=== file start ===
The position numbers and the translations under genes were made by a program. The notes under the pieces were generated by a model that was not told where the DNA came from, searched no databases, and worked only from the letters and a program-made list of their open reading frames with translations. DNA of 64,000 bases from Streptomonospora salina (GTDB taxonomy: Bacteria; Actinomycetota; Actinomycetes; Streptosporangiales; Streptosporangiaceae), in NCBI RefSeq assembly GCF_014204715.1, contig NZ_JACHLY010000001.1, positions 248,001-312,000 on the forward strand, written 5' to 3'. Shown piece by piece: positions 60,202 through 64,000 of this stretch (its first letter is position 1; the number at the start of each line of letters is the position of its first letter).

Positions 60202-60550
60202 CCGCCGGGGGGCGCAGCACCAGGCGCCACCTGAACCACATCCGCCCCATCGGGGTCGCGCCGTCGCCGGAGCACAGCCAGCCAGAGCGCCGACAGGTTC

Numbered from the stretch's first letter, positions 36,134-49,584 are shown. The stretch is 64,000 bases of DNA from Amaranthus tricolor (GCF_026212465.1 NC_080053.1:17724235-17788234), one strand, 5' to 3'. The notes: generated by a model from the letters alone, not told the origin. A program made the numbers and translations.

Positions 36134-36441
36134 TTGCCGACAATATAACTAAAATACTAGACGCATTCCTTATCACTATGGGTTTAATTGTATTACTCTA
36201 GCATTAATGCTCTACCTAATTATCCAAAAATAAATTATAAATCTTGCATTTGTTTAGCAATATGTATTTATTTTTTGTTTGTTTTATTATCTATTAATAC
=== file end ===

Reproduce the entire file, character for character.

The position numbers and the translations under genes were made by a program. The notes under the pieces were generated by a model that was not told where the DNA came from, searched no databases, and worked only from the letters and a program-made list of their open reading frames with translations. DNA of 64,000 bases from Streptomonospora salina (GTDB taxonomy: Bacteria; Actinomycetota; Actinomycetes; Streptosporangiales; Streptosporangiaceae), in NCBI RefSeq assembly GCF_014204715.1, contig NZ_JACHLY010000001.1, positions 248,001-312,000 on the forward strand, written 5' to 3'. Shown piece by piece: positions 60,202 through 64,000 of this stretch (its first letter is position 1; the number at the start of each line of letters is the position of its first letter).

Positions 60202-60550
60202 CCGCCGGGGGGCGCAGCACCAGGCGCCACCTGAACCACATCCGCCCCATCGGGGTCGCGCCGTCGCCGGAGCACAGCCAGCCAGAGCGCCGACAGGTTC

Numbered from the stretch's first letter, positions 36,134-49,584 are shown. The stretch is 64,000 bases of DNA from Amaranthus tricolor (GCF_026212465.1 NC_080053.1:17724235-17788234), one strand, 5' to 3'. The notes: generated by a model from the letters alone, not told the origin. A program made the numbers and translations.

Positions 36134-36441
36134 TTGCCGACAATATAACTAAAATACTAGACGCATTCCTTATCACTATGGGTTTAATTGTATTACTCTA
36201 GCATTAATGCTCTACCTAATTATCCAAAAATAAATTATAAATCTTGCATTTGTTTAGCAATATGTATTTATTTTTTGTTTGTTTTATTATCTATTAATAC